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Willingly I would sink down into the house of Hades, O woman like the goddesses, once I had come to your bed.

So speaks the Trojan hero Anchises to Aphrodite, when she appears to him on the slopes of Mount Ida, in the Homeric Hymn to Aphrodite. The wily goddess takes the form of a beautiful young virgin in order to prevent Anchises from suffering any… performance anxiety at the prospect of sleeping with her magnificent self.

In 1948, Mark Severin illustrated the hymn for an edition published by the Golden Cockerel Press, one of the great imprints of the book arts.

Severin made wood engravings, using a style reminiscent of black-figure Greek vase painting. Here, Aphrodite readies herself for sexual conquest in her fragrant temple on Cyprus.

The goddess then goes to Mount Ida, intent on seducing Anchises. When he sees her, he pays her the elaborate compliment of saying that she looks like a goddess! She demurely replies that she has been sent to him as an untouched virgin with an ample dowry, and urges him to finalize the arrangements with her father. But Anchises cannot wait to take her to bed.

“Neither god nor mortal man shall here restrain me until I have lain with you in love right now!” He took her by the hand, and laughter-loving Aphrodite, with her face turned away, crept to the well-spread couch…

And when they had gone up to the well-fitted bed, first Anchises took off her bright jewelry of pins and twisted brooches and earrings and necklaces, and loosened her belt and stripped off her shining garments, and laid them down upon a silver-studded seat.

The well-spread bed was already laid with soft coverings for the hero; and on it lay the skins of bears and deep-roaring lions which he himself had slain in the high mountains.

Thus Anchises lay with a goddess, not knowing what he did. Afterwards, Aphrodite laughingly woke him, and asked, “Do I look the same now, as when you first saw me?” And she revealed herself to him in all her divine glory.

Anchises was terrified, and begged the goddess not to leave him “weakened,” for “he who lies with an immortal goddess is no healthy man afterwards.”

Aphrodite reassured her lover that he had nothing to worry about (so long as he never boasted of the union) and that she would bear him a fine son, Aeneas.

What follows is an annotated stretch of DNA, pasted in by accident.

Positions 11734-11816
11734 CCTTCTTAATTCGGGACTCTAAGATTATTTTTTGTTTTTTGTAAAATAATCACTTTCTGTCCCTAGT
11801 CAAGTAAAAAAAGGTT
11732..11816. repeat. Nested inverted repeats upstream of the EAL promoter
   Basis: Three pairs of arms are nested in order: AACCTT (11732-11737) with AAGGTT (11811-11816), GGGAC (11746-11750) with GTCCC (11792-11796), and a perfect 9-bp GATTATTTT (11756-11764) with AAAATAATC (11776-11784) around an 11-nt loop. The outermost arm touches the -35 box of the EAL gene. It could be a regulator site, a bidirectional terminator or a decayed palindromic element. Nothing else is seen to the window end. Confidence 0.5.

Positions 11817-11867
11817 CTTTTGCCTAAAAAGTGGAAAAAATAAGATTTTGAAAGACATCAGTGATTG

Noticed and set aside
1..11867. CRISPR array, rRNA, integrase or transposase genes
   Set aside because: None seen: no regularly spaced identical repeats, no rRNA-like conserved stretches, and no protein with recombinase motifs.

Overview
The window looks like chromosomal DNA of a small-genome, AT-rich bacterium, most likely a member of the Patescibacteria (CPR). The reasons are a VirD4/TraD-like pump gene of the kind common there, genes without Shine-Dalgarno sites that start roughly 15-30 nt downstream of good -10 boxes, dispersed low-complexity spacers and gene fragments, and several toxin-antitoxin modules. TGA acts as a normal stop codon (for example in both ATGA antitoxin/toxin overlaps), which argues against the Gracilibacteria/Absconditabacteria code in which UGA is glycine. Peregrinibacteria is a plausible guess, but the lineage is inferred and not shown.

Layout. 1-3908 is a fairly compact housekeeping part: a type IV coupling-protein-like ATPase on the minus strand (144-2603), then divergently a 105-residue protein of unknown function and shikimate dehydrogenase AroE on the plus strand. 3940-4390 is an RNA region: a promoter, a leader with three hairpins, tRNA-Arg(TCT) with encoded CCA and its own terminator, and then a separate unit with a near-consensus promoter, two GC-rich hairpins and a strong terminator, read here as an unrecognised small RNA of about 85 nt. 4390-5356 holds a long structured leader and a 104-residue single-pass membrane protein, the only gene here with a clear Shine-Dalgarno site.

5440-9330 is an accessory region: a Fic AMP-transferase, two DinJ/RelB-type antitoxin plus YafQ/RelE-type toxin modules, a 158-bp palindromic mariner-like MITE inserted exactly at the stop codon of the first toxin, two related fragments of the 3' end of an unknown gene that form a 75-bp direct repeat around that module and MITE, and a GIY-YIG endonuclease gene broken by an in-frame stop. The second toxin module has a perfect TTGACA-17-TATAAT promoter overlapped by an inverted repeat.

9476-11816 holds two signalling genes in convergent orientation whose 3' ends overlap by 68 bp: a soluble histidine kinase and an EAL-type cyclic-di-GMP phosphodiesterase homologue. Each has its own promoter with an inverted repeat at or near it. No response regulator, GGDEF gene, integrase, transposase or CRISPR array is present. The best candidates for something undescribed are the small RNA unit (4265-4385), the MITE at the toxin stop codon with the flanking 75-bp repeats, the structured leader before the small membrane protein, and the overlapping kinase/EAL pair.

This is one of the most entertaining erotic tales of Greek mythology. I tried to capture something of its charm and humor when writing about the consummation of Emer’s marriage with Cúchulainn, even though Emer is no goddess, but much closer to what Aphrodite claimed to be– a respectable maiden of good family!

Explicit content.

33. Union

The morning after Emer’s wedding, she emerged on Conchobar’s arm from the inner bedchamber to the royal dressing room, where her husband was waiting. Conchobar stepped forward, and placed her hand in Sétanta’s. “My blessings on you,” he said, a little peevishly. Cathbad nodded. The eyes of her beloved sought hers, and she answered his questioning look with a smile. 

“Foster-father, I return the blessing,” he replied. They walked arm in arm from Conchobar’s rooms, to a different part of Emain Macha, where Sétanta slept. 

As soon as the door shut behind them, he turned to her. “Are you truly still untouched?” he said, gathering locks of her hair into his fists, and pulling her head back to plant a long kiss on her mouth.

When she could breathe again, she said, “Yes, husband, Cathbad was a faithful guardian. Though Conchobar explained to me that he had more experience with virgins than you. He said I should expect to be roughly handled.”

Sétanta looked thoughtful. “He said that, did he? Come, wife, to the bed.”

“In the light of morning?” she asked, surprised.

“Why not? We are wed now. And we have delayed our union long enough.” He removed the jewels from her body, and unpinned her bridal robe, and lifted the light linen gown over her head, carefully placing each garment on a stool beside the bed. At length she stood naked before him, her unplaited hair reaching her waist. Emer was unashamed, though it felt strange and new to be naked with a man. 

“Take yours off too,” she said, suddenly eager to be together with him, in the way she had dreamed of. In a moment, he had cast his garments to the floor. It was the first time she had seen a man naked and aroused.

“Why, you’re just like our great brown bull at Luglochta Loga, with his big sack and his big pole,” she said. “Only… not quite so big.”

He laughed. “How are you so certain of his size against mine, Emer? Did you measure?” He pulled her down onto the bed, strewn with the thick pelts of wolves, and his naked body met hers. His skin was hot, like the metal of a cauldron that sits over a fire. At first she thought it might burn her. Pressing against him was like lowering oneself into a bath poured straight from the kettle. 

Holding her in his arms, he whispered, “At last I have come to the fair plain, the plain of the noble yoke.” He began to kiss her neck and chest, surprising her with his gentle touch. Soon he lapped at her breasts with his warm tongue, circling the nipples first, then suckling like a babe. She jumped when he put his hand between her legs.

“Sshhh, sweet Emer, my joy, my love, my heart.” By degrees her body relaxed as she grew accustomed to his touch, and she suddenly said, “Cú, it feels good. Do that some more.”

He did it some more, and she began to feel a kind of suspense, and a need that she didn’t understand. At last her body convulsed pleasurably, as it had when she dreamed of him, and she moaned his name. Quickly, he spread her legs with his knee and pushed his manly part inside her. There was a stinging sensation, but as he began to stroke her, she thought, Yes. This is my need and my dream.

“It isn’t like the bull and the cow at all,” she commented. “I don’t think the cow enjoys it this much. And I’m glad that your part isn’t very big.”